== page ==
Here at the end of Summer, as we move into Fall, we often see images of an overflowing cornucopia or harvest baskets brimming with the earth's bounty.
Gardner or not, these images are embedded in our souls as the images of success, reward, and completion.
Such symbolic images are packed with meanings like, “Hard work earns a reward.”
Or, “Now is the time to harvest the results of your efforts!” And, "You reap what you sow."
Further, it’s implied that your harvest, or lack of one, reflects your value as a person, your competency, your skill, and your ability—or lack of—to manifest abundance in your life.
Not All Harvests Are Visible, Bounteous, Or Beautiful.
Not All Barren Fields Are Empty.
Whether your fields are full and ripe for the harvest, parched, withered, and barren, or somewhere in between, you can gather gifts from them.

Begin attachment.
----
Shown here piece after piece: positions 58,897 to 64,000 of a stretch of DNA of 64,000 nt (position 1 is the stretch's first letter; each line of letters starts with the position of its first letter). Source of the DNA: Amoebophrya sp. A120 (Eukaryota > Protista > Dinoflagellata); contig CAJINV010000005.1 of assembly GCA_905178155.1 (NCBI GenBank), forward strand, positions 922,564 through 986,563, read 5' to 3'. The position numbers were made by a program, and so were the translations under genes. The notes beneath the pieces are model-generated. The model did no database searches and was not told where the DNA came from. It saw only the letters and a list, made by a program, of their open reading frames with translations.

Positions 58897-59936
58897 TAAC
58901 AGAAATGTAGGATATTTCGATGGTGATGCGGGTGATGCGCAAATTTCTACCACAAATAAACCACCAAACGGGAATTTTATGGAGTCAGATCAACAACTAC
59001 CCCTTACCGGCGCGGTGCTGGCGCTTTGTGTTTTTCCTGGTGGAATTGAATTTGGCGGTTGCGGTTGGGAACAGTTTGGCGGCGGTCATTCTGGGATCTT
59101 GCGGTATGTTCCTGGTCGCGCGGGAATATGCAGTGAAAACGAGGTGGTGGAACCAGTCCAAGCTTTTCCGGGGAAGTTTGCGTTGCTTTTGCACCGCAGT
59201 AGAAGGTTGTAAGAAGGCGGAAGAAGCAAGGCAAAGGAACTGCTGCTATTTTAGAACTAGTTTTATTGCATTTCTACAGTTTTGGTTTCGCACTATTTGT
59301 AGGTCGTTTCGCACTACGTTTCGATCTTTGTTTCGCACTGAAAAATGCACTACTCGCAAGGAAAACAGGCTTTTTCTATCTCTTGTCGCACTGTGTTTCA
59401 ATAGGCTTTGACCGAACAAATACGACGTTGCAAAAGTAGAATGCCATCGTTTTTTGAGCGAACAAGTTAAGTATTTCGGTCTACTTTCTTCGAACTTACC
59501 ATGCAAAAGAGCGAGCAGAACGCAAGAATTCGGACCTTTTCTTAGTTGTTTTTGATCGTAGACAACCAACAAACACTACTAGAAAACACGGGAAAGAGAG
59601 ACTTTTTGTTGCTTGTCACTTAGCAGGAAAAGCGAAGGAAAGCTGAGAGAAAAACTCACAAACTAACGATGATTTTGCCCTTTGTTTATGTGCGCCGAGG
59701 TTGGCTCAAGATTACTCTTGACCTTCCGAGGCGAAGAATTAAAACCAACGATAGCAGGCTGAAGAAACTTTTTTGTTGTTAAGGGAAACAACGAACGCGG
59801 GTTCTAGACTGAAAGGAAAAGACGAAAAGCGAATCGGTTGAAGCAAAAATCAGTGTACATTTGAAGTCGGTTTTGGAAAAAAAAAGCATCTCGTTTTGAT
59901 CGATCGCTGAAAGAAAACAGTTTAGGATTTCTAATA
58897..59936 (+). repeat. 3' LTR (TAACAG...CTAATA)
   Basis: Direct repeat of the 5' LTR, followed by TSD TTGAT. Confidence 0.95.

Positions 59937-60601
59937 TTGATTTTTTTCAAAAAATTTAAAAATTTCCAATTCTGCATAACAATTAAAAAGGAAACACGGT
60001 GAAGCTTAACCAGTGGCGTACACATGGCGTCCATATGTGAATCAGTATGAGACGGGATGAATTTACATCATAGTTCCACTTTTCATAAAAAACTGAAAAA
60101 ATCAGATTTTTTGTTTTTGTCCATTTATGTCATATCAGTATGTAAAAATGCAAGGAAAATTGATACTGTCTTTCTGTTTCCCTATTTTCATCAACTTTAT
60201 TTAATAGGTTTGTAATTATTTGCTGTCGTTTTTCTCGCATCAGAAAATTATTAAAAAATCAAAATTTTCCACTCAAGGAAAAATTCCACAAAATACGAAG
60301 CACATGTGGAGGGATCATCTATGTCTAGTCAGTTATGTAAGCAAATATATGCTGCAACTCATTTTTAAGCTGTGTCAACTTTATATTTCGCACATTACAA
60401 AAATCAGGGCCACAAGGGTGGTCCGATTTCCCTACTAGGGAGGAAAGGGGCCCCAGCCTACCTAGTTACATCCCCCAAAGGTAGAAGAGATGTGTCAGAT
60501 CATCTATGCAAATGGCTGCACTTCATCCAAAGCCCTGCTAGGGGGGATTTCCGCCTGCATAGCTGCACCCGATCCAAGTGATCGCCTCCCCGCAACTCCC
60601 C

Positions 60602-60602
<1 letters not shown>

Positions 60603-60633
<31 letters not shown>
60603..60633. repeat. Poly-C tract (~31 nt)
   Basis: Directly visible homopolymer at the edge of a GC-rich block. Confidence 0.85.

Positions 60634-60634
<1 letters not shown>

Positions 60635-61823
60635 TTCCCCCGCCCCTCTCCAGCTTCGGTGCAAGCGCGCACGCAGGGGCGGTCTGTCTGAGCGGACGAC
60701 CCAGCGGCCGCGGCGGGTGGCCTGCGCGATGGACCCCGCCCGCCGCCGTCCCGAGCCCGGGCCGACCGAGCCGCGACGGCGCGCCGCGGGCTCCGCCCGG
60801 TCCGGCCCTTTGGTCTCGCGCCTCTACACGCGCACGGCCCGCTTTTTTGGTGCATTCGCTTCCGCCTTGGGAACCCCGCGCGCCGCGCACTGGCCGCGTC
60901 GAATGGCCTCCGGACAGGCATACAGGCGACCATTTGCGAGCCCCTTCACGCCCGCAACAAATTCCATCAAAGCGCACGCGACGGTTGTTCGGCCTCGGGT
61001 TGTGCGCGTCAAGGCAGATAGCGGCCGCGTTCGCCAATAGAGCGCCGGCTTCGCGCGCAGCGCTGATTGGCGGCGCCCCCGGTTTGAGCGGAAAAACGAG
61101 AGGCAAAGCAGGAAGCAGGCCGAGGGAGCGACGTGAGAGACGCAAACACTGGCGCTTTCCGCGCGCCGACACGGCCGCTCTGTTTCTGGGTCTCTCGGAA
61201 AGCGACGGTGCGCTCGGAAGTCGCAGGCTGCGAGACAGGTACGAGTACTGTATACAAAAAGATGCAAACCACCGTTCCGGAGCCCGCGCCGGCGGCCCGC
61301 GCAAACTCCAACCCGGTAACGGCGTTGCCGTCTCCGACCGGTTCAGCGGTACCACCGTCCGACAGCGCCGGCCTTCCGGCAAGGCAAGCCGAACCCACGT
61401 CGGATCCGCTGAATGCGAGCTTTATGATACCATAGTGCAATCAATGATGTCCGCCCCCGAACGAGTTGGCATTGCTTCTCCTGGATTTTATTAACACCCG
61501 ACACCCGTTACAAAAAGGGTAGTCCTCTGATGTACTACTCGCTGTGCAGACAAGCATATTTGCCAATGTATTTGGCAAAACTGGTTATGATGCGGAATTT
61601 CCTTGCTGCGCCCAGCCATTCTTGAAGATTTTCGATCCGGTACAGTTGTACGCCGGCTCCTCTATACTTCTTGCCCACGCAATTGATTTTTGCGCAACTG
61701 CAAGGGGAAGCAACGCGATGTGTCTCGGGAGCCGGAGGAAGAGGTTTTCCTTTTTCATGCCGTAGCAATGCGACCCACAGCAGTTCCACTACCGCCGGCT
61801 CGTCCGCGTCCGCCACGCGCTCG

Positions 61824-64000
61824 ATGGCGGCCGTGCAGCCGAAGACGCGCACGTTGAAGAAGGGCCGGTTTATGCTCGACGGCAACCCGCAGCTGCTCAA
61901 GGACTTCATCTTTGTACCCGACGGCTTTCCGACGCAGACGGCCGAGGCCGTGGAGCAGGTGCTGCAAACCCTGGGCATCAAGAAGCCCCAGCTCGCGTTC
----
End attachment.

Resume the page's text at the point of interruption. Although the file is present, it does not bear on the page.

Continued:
Casting our hopes and dreams upon the fertile earth of our lives is no guarantee of a harvest. It’s an invitation to watch, water, tend, weed, and learn.
We can learn just as much from what didn’t grow, what was planted in the wrong place, at the wrong time, and under the wrong conditions, as we can from a harvest of plenty.
The journey to becoming your own heroine, recreating yourself, and loving your destiny incorporates all you learn from bounteous and barren times. This is The Heroine’s Path. It is saying yes to the entire adventure.
Saturday, September 10th is the Full Harvest Moon. This is a good time to take a walk under its light, write in your journal, make some art, or share a moment with those you love and consider your harvest, gather your thoughts, and offer gratitude for the bounty of all of life's experiences.
The warrior’s approach is to say ‘yes’ to life: say ‘yea’ to it all. Participate joyfully in the sorrows of the world. We cannot cure the world of sorrows, but we can choose to live in joy. When we talk about settling the world’s problems, we’re barking up the wrong tree. The world is perfect. It’s a mess. It has always been a mess. We are not going to change it.
-- Joseph Campbell Joseph Campbell Companion, A (p. 17)